JG Well, I’ve had the great good fortune of living a life that I’ve been able to do everything I’ve ever wanted to do every day. I work all the time, but that’s because I want to. I’ve had the freedom not to be forced to do something else, to have some job to support a family or whatever. So I’ve been very lucky. Self-organised – everybody is self-organised, and I’ve been very fortunate.

Your loft on the Bowery has a Buddhist area in it. You’ve been a Buddhist for a long time now – do you think it’s influenced your work?
JG I think so. Being a Buddhist, what you do is meditation practice. Meditation is training the mind and seeing the empty nature of the thoughts that arise in the mind. You get a certain discipline of seeing thoughts if you want to. As a meditator you have the ability to see them clearly, maybe.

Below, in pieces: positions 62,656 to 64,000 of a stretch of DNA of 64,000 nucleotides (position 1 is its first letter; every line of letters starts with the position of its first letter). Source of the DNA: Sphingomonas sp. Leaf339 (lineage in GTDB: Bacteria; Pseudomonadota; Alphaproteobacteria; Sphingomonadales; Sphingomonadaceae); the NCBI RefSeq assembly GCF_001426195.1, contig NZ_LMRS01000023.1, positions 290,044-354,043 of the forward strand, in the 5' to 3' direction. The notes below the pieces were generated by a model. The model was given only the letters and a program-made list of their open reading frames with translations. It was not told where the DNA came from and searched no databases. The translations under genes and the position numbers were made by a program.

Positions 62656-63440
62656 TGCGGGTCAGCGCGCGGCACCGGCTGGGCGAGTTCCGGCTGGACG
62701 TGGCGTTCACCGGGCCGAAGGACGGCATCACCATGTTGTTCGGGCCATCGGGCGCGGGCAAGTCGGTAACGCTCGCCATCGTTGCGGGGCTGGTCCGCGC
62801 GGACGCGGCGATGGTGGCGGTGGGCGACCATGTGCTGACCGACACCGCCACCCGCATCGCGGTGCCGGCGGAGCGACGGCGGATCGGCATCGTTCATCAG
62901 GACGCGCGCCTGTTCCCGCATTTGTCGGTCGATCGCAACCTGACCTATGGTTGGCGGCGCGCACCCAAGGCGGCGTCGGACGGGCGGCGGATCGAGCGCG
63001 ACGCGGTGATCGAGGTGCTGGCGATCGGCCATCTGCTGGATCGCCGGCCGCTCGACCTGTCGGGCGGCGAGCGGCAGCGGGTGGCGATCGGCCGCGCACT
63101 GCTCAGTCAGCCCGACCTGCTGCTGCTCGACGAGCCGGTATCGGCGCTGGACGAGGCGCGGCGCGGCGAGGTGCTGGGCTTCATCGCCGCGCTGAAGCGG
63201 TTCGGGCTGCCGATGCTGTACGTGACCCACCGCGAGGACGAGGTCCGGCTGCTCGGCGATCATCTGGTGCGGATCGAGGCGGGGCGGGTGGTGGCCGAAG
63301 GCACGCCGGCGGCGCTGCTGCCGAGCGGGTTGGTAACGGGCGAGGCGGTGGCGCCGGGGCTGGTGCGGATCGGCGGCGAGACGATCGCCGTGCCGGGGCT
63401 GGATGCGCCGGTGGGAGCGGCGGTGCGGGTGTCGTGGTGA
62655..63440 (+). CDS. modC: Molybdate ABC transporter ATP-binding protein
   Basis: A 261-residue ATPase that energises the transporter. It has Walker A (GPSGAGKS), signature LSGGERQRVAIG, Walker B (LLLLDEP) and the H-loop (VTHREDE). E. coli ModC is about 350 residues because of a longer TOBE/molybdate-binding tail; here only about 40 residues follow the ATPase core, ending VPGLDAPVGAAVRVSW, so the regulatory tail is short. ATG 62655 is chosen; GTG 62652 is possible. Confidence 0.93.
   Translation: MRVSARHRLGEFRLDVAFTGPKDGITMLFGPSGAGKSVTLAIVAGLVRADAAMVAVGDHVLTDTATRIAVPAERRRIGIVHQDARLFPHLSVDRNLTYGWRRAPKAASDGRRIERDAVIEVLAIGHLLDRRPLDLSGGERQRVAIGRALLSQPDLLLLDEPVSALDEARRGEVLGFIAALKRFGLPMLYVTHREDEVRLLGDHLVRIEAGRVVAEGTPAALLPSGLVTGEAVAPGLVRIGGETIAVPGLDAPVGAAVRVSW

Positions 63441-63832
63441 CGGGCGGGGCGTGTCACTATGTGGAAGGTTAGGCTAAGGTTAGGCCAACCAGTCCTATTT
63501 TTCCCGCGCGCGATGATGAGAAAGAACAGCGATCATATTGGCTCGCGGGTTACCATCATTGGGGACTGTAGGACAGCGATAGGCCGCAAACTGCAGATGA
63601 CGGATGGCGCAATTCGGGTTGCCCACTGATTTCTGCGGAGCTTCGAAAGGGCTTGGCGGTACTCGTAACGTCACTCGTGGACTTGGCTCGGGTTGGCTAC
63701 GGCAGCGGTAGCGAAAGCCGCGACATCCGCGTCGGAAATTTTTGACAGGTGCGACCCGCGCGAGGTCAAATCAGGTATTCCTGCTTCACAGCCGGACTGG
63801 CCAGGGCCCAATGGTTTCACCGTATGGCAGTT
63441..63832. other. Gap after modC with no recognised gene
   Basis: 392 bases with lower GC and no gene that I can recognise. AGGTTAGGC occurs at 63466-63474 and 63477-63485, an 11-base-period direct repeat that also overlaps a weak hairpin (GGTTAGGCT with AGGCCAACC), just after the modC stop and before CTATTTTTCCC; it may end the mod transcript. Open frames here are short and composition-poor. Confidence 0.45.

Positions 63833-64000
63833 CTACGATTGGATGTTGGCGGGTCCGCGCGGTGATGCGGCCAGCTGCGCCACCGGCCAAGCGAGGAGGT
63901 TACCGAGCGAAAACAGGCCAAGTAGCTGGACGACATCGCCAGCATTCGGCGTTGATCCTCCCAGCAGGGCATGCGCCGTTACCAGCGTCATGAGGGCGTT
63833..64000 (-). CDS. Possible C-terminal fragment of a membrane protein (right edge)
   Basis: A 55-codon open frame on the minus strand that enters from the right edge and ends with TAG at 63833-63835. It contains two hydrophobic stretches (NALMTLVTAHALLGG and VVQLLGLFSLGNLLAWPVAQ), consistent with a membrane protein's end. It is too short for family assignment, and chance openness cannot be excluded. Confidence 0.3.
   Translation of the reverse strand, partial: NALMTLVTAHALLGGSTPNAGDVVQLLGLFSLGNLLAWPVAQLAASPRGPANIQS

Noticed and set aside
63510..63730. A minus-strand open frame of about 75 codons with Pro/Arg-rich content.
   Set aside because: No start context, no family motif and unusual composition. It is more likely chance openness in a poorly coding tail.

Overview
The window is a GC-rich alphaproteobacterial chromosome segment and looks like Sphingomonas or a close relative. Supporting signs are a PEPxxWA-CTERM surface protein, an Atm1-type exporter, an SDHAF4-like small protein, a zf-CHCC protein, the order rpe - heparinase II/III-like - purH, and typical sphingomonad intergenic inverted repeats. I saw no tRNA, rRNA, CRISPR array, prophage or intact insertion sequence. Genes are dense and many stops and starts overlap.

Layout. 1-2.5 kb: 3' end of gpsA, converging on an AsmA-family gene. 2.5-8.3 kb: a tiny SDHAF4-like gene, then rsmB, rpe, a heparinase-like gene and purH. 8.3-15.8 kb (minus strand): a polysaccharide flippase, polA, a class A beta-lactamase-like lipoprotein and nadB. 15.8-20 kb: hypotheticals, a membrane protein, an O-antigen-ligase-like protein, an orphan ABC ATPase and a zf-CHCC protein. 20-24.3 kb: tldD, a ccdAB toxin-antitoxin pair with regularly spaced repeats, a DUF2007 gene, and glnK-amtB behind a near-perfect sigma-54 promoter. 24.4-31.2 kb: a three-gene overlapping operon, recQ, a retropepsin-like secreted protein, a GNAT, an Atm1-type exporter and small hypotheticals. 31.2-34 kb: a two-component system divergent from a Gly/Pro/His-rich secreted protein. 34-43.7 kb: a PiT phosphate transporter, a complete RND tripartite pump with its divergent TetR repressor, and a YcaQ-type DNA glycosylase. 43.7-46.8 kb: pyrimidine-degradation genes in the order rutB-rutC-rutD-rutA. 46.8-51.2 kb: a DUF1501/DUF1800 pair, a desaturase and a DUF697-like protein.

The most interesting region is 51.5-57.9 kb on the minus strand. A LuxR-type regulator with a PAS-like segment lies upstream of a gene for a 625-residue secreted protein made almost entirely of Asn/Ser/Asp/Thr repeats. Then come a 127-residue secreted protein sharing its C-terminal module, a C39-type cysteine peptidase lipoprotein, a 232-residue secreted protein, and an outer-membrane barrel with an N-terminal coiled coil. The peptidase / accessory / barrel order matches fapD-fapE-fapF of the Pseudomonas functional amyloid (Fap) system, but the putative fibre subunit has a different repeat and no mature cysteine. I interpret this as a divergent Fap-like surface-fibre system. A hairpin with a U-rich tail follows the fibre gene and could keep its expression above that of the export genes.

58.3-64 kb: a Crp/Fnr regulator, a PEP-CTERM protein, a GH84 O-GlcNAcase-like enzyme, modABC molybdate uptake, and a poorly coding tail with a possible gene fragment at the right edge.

CS Do you know what you’ll be performing at the Palais de Tokyo, or is that a secret?
JG Some poems from the last 10 or 15 years. “God is Man-made” is my newest poem, so I’ll read that and a bunch of other poems. 

CS Do you perform in a space with your paintings behind you?
JG Where I’m going to perform is this big central corridor where two staircases join each other. It’s sort of a hole. That’s where the wall paintings are permanently installed, just at the entrance to this gigantic room. My show is on the floor above.

CS And this is where you’ve collated all the archival material?
JG I created the archive just because, as a poet, I put things in boxes. My family had a house in Roslyn Heights, Long Island, so for 50 years I took boxes up there just because poets and artists save their work. Not with any intention, but now, 50 years later, one of the main rooms of the show is the archive – there are 12,500 scans of things I’ve written in different books and magazines.